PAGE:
"Rim country pioneer women had the ultimate 24/7 job," Sharesse Von Strauss said. "They were on-call all the time."
As she talked, Von Strauss, director of the Northern Gila County Historical Society, supervised the installation of a new exhibit honoring those women at the Rim Country Museum. The exhibit, which opens Saturday with free admission to the museum, is called "Women of the Rim -- the Spirit of Tenacity."
"While women were working ranches, cooking, raising children, they were also teachers ... and they started things like the fiddle contest," Von Strauss said.
The title of the exhibit became obvious early-on to those doing the research.
"In reading about these women, one word came to the fore -- ‘tenacity,'" Von Strauss said. "Through births, deaths, famines, droughts, raids and other aspects of life on the Rim, they remained and left a deep imprint in establishing this community."
At a preview tour of the new exhibit Thursday, Von Strauss pointed out some of its highlights. Included are two early saddles -- a sidesaddle and a conventional Western saddle.
"Women came from the East with sidesaddles," she said, climbing aboard to demonstrate its impracticality. "These aren't real positive to ride in this terrain, so you have to hold on for dear life."
Dismounting and climbing into the western saddle, Von Strauss extolled its virtues.
"This works in our terrain," she said. "The seat is tight and molded to the horse, and your saddle will not slide back."
Fashion changed to address the needs of pioneer women who were now riding "astride."
"Women would wear a front skirt over their pants so they could still be ‘proper' and ride," Von Strauss said. "You could wear just a skirt and ride sidesaddle, but you couldn't do that and ride astride without being considered totally obscene in the 1890s."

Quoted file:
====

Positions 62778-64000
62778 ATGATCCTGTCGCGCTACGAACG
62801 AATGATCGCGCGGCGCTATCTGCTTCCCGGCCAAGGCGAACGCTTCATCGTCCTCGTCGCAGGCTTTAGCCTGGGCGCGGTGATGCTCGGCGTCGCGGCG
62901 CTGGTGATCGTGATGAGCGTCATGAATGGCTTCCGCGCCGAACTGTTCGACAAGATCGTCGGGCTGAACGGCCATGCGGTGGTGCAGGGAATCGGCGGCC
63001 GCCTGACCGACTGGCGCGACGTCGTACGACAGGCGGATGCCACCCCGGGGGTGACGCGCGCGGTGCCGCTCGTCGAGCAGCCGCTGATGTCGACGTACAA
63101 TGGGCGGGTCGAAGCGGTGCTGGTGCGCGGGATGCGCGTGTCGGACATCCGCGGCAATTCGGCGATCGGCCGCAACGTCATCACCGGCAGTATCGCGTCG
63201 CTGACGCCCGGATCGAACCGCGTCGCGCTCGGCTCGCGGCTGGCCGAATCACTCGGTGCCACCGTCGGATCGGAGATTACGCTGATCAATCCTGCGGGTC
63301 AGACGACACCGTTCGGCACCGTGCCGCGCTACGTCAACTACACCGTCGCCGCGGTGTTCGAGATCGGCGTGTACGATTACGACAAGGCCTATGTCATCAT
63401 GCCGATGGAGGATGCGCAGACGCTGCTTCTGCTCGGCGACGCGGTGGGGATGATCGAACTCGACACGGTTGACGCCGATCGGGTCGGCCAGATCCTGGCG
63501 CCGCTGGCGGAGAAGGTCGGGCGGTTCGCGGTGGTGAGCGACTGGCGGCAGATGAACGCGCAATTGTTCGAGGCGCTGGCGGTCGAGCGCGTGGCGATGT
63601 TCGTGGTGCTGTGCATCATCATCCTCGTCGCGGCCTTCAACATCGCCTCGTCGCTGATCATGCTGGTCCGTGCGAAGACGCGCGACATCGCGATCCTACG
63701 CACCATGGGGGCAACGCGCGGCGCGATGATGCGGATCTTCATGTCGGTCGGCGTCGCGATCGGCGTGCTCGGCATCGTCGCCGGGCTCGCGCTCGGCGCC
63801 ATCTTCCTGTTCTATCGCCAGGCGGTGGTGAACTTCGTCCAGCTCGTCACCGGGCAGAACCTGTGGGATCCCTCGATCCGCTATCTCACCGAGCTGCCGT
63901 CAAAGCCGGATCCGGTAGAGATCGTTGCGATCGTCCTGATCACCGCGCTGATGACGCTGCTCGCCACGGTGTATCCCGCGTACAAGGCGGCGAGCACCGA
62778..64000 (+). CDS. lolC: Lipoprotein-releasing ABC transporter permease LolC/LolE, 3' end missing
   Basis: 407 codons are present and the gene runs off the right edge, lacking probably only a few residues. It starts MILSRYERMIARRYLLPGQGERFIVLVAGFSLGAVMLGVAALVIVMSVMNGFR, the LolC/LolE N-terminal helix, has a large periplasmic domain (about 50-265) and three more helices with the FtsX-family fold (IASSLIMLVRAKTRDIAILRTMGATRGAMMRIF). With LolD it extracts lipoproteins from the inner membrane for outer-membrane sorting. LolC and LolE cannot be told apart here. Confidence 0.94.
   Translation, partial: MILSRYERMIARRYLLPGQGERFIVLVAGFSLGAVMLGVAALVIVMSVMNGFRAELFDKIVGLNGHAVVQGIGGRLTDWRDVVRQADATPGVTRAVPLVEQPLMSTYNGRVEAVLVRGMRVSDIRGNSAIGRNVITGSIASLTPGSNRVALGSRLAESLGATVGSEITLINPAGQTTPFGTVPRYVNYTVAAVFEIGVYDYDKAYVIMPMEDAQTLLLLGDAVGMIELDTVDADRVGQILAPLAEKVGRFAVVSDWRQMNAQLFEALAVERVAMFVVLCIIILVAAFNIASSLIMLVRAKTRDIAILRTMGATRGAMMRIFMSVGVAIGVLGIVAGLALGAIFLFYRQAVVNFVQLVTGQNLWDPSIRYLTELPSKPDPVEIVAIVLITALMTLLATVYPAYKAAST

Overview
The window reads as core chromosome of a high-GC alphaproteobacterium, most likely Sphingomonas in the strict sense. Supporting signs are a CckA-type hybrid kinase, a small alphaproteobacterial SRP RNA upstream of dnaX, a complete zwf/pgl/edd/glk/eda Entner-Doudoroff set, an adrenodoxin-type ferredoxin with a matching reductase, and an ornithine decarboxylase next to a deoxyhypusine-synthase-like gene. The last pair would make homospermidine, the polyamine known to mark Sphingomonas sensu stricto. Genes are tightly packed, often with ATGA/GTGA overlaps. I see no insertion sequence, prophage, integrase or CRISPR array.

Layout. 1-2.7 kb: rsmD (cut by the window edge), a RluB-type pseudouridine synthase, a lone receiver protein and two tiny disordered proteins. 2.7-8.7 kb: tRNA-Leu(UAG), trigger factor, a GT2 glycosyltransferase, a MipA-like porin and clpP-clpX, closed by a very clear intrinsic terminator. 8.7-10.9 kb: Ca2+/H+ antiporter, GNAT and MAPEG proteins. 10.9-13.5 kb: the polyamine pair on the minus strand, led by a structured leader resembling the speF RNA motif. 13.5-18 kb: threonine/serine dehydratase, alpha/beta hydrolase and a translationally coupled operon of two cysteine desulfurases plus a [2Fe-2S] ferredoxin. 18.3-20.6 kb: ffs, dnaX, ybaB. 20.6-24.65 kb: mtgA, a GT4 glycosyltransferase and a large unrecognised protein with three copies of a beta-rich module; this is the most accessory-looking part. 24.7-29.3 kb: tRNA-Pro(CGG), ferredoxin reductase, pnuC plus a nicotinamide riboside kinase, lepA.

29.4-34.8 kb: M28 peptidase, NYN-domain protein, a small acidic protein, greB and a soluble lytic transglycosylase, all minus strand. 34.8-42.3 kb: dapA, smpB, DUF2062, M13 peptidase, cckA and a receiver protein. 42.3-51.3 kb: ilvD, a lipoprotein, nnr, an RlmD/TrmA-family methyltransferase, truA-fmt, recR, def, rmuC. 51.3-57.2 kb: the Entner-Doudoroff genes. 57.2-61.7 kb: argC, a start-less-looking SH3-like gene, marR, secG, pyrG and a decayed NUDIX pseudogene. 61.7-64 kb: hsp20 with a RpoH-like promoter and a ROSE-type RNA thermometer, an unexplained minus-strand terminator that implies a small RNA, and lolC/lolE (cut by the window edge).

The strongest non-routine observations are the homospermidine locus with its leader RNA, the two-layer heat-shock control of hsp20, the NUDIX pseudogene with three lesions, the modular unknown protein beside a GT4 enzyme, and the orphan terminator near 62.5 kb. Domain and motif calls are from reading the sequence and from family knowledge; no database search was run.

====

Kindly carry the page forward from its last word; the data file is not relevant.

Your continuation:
And while it was, for the most part, a rough-and-tumble existence, the exhibit features a collection of the few feminine luxury items they managed to bring with them.
"This is what little bit they were able to rescue of their past, of their heritage from the East that they brought West," Von Strauss said.
Included is a curling iron, a crimping iron, hat pins, a stereoscope for entertainment, and even a perfume bottle.
The exhibit also features photographs and stories of nine exceptional women through four periods in Payson's history. They include Edith Peace, Beryl Goodfellow, Ola Young, Cece Gibson and Ola Franklin Wilbanks Lazear.
"Women of the Rim -- the Spirit of Tenacity" will continue through April 30. A special booksigning event featuring the editors of "The Pioneer Women of Gila County" will be held Feb. 15.
While admission is free Saturday, normal admission fees are $3 for adults, $2.50 for seniors 55 and over, $2 for students 12-17, and free for children 11 and under. The museum at Green Valley Park is open from noon to 4 p.m.